NEED A CLASSY APPETIZER for your next cocktail party? Try the savory Gougères (pr. “goo-ZHAIR”) pictured up top. These are made from Choux pastry, the same easy dough used for cream puffs and eclairs. You can form a great many gougères and then freeze them, unbaked, just as I do. Then, when guests arrive, simply pop the little balls in the oven, where they will puff to perfection. I season mine with fresh thyme from the garden, and a generous amount of Gruyère cheese. The recipe:
About the cheese. Although I use Gruyère for my gougères, you certainly don’t have to. Sharp cheddar, Parmesan, and salty Asaigo will work as well. Just be sure to grate the cheese by hand. Cheese grated in the food processor, as I learned (the hard way), can weight the dough down and reduce its ability to rise. Flat-as-a-pancake gougères may be delicious, but this is not the look we are going for.
Choux pastry is made by adding flour to boiling milk or some other liquid. The flour is beaten in with a stout wooden spoon. French cooks somehow manage to beat the eggs in with a wire whip. But when I tried this, the thick, sticky dough became jammed inside the wire openings. Consequently I find it easier to beat in eggs — and air — with an electric, hand-held mixer.
The Herbs. I used thyme, because I have it in my garden. But you could just as easily use finely-chopped chives, rosemary, or whatever you happen to have on hand. The gougères is a versatile thing. The only true requirements are boiling liquid, flour, and eggs.
If you want perfectly-shaped balls, by all means use a pastry bag outfitted with a large tip. I could not for the life of me fine my pastry bag today (does this ever happen to you?). Consequently I used two tea spoons to form little clumps.
Gruyère & Thyme Gougères
Kevin Lee Jacobs, A Garden for the House
Ingredients for about 72 appetizers
1 cup milk (lactose intolerant? use water)
1/2 teaspoon salt
6 Tablespoons unsalted butter, cut into 1/2-inch cubes
1 cup all-purpose flour, scooped and leveled
4 large eggs
1 1/2 Tablespoons fresh English thyme, finely chopped
1 cup grated Gruyère (can also use sharp cheddar, Asiago, Parmesan — all one or a combination)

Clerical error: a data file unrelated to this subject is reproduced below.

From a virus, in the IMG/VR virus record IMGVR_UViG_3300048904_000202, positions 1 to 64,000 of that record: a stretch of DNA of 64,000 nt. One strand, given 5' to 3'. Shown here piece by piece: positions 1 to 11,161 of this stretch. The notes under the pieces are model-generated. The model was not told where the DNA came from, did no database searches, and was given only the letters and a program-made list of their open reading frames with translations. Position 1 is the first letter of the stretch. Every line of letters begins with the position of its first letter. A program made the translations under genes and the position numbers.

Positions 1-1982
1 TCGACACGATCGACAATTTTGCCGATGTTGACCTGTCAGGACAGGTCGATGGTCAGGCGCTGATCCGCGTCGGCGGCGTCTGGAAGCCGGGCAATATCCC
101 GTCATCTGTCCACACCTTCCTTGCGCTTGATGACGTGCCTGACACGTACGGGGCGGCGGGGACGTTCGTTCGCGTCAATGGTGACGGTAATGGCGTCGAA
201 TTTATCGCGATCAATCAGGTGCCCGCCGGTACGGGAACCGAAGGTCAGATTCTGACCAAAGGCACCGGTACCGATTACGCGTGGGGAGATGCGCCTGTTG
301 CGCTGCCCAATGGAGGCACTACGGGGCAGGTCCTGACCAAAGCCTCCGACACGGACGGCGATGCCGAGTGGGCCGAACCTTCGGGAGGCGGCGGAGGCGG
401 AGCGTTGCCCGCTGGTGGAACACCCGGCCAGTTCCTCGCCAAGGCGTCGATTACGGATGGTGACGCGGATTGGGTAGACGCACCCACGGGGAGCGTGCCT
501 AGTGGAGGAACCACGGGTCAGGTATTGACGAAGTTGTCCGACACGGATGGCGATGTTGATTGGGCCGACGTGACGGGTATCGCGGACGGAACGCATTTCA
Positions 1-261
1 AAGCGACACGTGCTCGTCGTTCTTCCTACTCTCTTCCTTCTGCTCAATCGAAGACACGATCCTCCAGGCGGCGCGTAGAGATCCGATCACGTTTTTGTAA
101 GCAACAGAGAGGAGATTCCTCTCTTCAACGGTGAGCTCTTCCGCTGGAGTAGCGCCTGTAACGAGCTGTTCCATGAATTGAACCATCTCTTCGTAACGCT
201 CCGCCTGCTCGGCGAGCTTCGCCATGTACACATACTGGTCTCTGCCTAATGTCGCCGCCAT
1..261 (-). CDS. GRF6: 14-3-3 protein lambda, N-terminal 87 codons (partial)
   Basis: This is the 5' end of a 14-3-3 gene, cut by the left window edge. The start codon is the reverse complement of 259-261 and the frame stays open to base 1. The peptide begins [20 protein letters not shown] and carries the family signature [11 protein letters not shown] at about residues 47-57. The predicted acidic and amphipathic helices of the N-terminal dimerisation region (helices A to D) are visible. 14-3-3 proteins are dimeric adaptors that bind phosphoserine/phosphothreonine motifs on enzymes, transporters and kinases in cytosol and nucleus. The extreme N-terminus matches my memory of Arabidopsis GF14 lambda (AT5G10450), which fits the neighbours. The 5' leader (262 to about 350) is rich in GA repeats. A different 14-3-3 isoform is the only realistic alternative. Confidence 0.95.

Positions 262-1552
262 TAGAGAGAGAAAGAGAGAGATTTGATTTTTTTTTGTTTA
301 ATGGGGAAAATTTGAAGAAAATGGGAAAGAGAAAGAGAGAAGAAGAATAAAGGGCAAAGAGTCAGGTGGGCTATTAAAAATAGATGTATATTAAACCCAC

Special Equipment – a heavy-bottomed 2-3 quart saucepan; a stout wooden spoon; a hand-held electric mixer; 2 parchment- (or Silpat-) lined baking sheets
Making the Dough – Preheat oven to 400 F; set oven rack at lower-middle position. Pour milk, salt, and butter into the saucepan; bring to a boil over medium-high heat. With the pan still over heat, dump in the entire cup of flour, and beat it vigorously with the wooden spoon. It will form a mass of dough that will pull away from the sides of the pan. Lower the heat, but continue to stir another minute or two, to evaporate much of the moisture in the dough.
Adding the eggs, herbs and cheese – Crack one egg into a cup. Add the egg to the dough, and then immediately beat it into the dough, using your electric mixer. Repeat with the remaining three eggs, adding them one at a time. The dough will look like a thick, sticky batter. Fold in the herbs and 3/4s of the cheese.
Forming and baking the puffs – Using tea spoons or a pastry bag, spoon or pipe little grape-size mounds onto the parchment-lined baking sheets, allowing about an inch or more space between them for spreading. (If you are not baking the Gougères right away, you can cover them with plastic wrap and refrigerate for several hours. Or, you can flash-freeze the little balls on the baking sheet. When thoroughly frozen, transfer to a zip-lock bag.) Sprinkle tops with the remaining cheese and a tiny pinch of kosher salt. Bake the gougères until puffed and golden brown – 20-25 minutes. Serve warm or at room-temperature.
Note: To bake frozen gougères, set them on the lined baking sheet, and allow them to thaw to room-temperature. Then top them with the cheese and salt, and bake as described above.
Think you’ll make gougères? You can let me know by leaving a comment. As always, I love to hear from you.
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